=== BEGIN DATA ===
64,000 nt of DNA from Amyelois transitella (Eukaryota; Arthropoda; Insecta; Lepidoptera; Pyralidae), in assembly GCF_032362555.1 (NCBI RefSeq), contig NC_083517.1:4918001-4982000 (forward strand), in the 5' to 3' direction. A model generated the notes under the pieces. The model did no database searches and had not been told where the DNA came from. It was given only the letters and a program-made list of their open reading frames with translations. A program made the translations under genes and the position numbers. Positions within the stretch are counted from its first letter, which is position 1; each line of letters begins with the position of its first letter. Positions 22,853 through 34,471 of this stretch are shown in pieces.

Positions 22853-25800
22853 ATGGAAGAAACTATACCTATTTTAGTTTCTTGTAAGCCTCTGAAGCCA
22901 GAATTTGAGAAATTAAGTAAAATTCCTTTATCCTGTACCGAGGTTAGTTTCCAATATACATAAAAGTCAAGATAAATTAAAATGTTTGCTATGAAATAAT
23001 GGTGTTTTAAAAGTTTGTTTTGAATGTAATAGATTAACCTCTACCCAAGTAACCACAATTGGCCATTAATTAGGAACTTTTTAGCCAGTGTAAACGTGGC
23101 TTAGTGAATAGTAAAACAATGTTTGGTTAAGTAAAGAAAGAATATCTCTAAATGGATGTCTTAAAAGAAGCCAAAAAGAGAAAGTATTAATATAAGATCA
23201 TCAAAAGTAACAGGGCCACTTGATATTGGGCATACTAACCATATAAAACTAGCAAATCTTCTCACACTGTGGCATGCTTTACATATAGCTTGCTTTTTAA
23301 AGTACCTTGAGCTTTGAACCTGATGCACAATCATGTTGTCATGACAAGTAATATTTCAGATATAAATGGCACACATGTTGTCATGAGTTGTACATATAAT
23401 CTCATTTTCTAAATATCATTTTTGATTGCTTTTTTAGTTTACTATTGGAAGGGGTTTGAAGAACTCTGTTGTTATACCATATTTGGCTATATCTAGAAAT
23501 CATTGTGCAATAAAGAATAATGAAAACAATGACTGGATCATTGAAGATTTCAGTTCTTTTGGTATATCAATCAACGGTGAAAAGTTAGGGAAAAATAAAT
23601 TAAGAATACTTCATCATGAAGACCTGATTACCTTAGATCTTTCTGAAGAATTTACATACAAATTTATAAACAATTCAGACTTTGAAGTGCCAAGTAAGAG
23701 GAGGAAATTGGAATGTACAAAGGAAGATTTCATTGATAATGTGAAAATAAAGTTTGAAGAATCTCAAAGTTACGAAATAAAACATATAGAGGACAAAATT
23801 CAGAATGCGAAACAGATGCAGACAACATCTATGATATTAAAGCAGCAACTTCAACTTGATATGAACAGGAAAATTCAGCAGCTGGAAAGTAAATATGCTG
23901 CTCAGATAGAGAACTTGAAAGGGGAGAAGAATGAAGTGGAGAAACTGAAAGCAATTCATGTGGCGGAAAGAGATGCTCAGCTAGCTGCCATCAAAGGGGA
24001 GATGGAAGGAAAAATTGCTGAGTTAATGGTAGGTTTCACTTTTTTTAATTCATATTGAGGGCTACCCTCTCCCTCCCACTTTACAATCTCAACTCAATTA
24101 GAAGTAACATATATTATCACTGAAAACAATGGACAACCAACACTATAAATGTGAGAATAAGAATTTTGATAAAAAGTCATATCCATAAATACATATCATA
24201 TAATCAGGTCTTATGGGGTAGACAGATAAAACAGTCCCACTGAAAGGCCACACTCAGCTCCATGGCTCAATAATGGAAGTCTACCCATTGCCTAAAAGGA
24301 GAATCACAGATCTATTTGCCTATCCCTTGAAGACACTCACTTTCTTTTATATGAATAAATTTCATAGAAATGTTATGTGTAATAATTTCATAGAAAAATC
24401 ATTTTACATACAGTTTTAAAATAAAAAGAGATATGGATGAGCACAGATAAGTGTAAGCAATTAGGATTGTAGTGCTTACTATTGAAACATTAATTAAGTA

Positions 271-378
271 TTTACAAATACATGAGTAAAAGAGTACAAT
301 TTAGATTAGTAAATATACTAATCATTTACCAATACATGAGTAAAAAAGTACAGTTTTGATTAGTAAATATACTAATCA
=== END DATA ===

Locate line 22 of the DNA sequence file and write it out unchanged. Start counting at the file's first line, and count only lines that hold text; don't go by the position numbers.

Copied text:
301 TTAGATTAGTAAATATACTAATCATTTACCAATACATGAGTAAAAAAGTACAGTTTTGATTAGTAAATATACTAATCA